Kim: Oh, thank you so much!
Steve: And keep up the great work.
Kim: Thanks, Steve, and congratulations to you!
Steve: Well, thank you.
Kim: And it?s a good thing those are nightmares! (laughter)
Steve: Let?s hope you have those kind, too!
Kim: I hope so, too. Thank you for calling.
Steve: You bet. Good luck.
Janaki: And we?ll go to another caller from Boulder. His name is Barry. Go ahead, Barry.
Barry: Good morning. This is Barry Erdman. I want to thank all you for putting on this series. It?s great to have so much exposure.
Kim: Hi, Barry!
Barry: Hi. And as some of you know, I?ve been a participant with the program that the county has been continuing to promote to help people to quit smoking. And I just wanted to?in following up on some of the other callers and the comments that are made, there?s lots of resources out there, perhaps more than what the Health Department has listed in their database, because of their restrictions. There?s many, many kinds of approaches, as there?s many kinds of smokers who smoke for different reasons. The Quitline does great for some people. Acupuncture does help for some and not for others. And so on and so forth. And so, while one caller said that it?s the addictive piece that?s so difficult, there?s a psychological component that sometimes is even more difficult than the chemical addictive influences.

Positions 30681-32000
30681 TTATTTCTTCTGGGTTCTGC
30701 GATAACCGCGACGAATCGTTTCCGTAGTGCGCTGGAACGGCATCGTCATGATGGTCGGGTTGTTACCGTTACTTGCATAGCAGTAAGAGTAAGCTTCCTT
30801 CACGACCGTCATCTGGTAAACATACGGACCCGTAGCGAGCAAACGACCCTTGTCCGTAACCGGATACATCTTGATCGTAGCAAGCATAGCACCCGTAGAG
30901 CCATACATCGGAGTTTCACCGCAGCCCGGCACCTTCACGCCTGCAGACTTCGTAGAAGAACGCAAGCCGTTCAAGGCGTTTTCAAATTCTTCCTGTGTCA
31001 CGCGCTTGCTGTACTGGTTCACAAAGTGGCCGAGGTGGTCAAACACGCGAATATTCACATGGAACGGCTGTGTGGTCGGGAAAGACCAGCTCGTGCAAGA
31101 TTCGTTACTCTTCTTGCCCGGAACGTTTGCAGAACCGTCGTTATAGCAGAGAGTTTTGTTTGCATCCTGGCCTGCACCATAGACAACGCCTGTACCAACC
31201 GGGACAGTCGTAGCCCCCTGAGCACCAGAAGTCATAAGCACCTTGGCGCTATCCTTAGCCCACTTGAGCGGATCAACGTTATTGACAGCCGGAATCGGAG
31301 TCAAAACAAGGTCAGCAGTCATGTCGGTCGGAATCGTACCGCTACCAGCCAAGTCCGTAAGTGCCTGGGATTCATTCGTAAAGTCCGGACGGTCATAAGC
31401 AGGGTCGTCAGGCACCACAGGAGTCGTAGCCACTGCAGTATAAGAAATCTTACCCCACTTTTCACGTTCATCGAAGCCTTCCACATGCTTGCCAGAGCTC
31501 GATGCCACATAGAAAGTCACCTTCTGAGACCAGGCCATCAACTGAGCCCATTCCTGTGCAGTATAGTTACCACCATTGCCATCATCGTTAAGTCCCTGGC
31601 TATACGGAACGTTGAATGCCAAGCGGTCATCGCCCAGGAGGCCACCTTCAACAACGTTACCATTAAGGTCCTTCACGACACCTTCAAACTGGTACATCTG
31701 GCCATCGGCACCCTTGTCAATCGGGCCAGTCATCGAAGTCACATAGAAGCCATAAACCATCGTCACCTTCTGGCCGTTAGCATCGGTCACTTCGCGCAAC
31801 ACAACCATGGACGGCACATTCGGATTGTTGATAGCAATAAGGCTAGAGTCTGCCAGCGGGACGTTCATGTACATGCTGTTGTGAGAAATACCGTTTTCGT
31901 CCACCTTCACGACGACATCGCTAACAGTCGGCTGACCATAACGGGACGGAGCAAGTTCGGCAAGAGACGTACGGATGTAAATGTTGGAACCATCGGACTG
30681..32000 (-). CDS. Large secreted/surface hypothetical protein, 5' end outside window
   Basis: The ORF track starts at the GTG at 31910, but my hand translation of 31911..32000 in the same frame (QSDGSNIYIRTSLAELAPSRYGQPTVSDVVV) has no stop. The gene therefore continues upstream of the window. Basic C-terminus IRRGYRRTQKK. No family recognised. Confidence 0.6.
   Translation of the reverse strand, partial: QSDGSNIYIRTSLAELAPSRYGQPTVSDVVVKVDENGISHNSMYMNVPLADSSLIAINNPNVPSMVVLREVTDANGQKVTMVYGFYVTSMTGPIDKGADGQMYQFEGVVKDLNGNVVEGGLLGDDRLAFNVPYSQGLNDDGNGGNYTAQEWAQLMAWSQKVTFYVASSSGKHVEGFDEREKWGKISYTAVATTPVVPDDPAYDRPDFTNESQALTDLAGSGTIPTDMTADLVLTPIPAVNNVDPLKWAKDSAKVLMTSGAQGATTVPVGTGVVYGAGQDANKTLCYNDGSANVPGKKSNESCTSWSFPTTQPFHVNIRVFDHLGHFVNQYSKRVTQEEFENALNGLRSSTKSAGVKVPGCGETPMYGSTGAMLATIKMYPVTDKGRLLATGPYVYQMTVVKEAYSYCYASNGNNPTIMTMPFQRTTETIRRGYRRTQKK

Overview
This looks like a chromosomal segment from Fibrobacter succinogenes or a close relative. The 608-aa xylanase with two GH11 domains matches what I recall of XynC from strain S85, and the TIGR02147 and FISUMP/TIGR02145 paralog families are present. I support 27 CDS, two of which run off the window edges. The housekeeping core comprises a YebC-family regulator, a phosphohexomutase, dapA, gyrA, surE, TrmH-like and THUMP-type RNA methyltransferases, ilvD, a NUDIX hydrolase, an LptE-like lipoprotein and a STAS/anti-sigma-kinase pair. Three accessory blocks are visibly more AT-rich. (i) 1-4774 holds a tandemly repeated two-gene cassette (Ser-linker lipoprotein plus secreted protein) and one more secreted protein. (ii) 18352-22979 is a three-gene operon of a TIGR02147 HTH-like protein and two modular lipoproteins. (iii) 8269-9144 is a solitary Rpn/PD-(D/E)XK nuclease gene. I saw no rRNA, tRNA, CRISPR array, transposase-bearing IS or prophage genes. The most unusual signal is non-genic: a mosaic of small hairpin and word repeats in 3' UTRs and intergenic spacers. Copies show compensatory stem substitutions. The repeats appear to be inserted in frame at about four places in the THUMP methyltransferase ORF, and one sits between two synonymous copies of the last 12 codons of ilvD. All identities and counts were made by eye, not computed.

Barry: So I just wanted to put a plug in to let people know that if they?ve tried one method and it doesn?t particularly work for them, it doesn?t mean that they can?t quit. It just means that there may be a better match for what it is that they?re trying to accomplish. Because the way that the method works may not be a good match for what their needs are.